NYC public school teachers, staff required to get vaccinated against COVID-19
Students are not the only ones navigating new safety measures as the year gets underway - but also the teachers and staff supervising them.
Almost three weeks ago, the city announced all public school teachers and staff would be mandated to get, at least, their first shot of the COVID vaccine by Sept. 27 with no option to get tested.
As things stand on the first day, the Department of Education says over 74% of its 148,000 employees have been vaccinated. So, what happens to the other quarter that hasn't?
The city had originally said that they would be removed from the payroll, but just this past Friday, an arbitrator ruled that teachers with religious or medical exemptions cannot be fired, and instead, need to be given non-classroom assignments.
So now, teachers have until next Monday, Sept. 20, to apply for those exemptions. United Federation of Teachers President Michael Mulgrew says that the city will have a "leave process and severance agreement for other teachers who feel they cannot comply with the vaccination mandate."
But things are not going smoothly there either. The teachers union says that a massive number of medical accommodation requests were denied last week and that they are preparing to take legal action.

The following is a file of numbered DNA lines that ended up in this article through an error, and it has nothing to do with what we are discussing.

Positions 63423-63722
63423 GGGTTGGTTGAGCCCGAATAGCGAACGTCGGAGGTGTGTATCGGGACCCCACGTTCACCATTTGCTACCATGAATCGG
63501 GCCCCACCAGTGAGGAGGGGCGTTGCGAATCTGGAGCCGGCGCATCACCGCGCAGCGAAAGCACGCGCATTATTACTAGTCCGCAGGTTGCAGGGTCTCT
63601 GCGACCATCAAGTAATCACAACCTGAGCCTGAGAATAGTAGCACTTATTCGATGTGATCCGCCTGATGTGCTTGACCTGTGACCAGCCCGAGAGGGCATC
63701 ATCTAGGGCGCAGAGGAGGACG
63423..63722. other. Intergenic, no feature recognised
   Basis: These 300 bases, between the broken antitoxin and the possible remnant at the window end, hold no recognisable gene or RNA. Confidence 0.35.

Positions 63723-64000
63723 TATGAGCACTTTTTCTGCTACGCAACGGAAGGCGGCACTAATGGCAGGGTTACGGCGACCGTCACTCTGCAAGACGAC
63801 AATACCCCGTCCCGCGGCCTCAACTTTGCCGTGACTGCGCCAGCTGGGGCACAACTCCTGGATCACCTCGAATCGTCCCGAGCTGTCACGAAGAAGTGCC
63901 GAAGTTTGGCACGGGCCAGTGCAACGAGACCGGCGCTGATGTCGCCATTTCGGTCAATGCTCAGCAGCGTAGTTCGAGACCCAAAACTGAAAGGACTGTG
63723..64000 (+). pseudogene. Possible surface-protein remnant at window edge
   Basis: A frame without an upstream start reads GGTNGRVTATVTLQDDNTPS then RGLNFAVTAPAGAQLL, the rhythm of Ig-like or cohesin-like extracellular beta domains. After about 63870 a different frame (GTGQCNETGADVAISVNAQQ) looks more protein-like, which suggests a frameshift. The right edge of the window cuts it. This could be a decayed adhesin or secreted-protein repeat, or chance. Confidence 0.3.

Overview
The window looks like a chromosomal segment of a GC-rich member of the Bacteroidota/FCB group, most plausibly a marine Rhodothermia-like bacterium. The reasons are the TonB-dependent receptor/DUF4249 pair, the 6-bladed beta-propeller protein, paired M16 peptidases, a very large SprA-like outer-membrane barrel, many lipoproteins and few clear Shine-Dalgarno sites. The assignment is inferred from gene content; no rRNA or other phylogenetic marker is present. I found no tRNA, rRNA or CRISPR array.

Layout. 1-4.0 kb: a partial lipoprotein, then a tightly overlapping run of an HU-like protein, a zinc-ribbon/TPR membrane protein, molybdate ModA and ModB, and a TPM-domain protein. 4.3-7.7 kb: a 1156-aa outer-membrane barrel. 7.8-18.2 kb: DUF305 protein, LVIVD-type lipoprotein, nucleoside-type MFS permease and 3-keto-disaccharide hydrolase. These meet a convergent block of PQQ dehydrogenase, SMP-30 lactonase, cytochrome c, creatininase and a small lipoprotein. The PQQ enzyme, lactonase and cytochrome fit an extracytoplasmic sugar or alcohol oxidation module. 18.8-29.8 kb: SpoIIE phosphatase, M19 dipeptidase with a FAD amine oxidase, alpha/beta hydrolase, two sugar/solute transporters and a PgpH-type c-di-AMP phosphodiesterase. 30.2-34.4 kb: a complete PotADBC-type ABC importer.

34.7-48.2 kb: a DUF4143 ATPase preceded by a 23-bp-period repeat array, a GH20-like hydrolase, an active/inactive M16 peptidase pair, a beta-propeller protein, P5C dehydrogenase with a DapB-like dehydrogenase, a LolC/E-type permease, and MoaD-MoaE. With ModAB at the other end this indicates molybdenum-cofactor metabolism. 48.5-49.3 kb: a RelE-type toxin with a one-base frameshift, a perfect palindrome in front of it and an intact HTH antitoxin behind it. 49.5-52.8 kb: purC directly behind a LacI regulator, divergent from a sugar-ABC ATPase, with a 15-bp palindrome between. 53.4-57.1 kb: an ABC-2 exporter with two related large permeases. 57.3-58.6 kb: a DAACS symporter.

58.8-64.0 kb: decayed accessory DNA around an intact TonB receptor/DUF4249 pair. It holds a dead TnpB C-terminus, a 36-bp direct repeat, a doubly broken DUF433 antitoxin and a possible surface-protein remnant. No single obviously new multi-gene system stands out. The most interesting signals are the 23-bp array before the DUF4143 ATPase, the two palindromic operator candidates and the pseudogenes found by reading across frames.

As of now, those unvaccinated staff members who don't get an exemption will either be allowed to resign by Nov. 30, or take a leave without pay until Labor Day of 2022.
News 12 was at P.S. 25 Bilingual School in Melrose Monday morning where Mayor Bill de Blasio and Schools Chancellor Meisha Ross greeted students.
De Blasio promised that all staff in buildings will eventually be vaccinated. One teacher said that while there's been some frustration with the mandate, most are putting their own feelings aside.
"People that didn't want to, now that they have to, they going for it, because our priorities will always be the children," said Yania Minaya, a fourth grade teacher.